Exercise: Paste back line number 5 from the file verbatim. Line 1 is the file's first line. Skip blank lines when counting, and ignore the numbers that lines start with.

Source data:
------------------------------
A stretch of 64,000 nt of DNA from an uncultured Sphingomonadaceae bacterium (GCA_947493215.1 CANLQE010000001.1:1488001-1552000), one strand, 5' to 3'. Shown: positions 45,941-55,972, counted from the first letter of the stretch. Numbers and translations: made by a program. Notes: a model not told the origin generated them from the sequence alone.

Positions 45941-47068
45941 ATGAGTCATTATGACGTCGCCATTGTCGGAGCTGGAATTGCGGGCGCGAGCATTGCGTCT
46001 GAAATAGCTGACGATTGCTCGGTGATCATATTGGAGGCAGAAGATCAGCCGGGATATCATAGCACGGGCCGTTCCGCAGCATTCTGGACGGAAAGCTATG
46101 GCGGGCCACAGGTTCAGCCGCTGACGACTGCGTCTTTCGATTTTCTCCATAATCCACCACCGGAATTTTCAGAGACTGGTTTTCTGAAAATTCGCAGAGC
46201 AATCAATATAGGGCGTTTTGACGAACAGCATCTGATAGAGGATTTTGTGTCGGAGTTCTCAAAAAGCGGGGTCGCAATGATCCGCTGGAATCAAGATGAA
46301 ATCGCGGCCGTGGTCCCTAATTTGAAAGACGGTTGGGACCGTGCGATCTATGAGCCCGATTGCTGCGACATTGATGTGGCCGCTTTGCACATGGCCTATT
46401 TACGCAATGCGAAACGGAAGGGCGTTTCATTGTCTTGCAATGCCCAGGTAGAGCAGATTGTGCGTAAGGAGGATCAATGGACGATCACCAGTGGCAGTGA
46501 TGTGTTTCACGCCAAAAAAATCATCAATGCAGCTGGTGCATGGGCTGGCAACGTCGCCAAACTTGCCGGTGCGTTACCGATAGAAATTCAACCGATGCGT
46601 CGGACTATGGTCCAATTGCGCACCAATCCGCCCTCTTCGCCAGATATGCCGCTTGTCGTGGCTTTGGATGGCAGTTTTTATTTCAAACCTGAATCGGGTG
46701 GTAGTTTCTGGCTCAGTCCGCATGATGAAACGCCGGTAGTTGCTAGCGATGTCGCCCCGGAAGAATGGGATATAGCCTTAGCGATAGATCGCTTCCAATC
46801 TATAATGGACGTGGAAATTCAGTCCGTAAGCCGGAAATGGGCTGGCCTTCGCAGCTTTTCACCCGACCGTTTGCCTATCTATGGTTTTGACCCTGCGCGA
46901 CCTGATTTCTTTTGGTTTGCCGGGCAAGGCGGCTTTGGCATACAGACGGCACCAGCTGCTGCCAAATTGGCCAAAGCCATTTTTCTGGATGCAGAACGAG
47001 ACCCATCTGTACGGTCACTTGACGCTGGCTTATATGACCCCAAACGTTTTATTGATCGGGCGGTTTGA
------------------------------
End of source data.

46101 GCGGGCCACAGGTTCAGCCGCTGACGACTGCGTCTTTCGATTTTCTCCATAATCCACCACCGGAATTTTCAGAGACTGGTTTTCTGAAAATTCGCAGAGC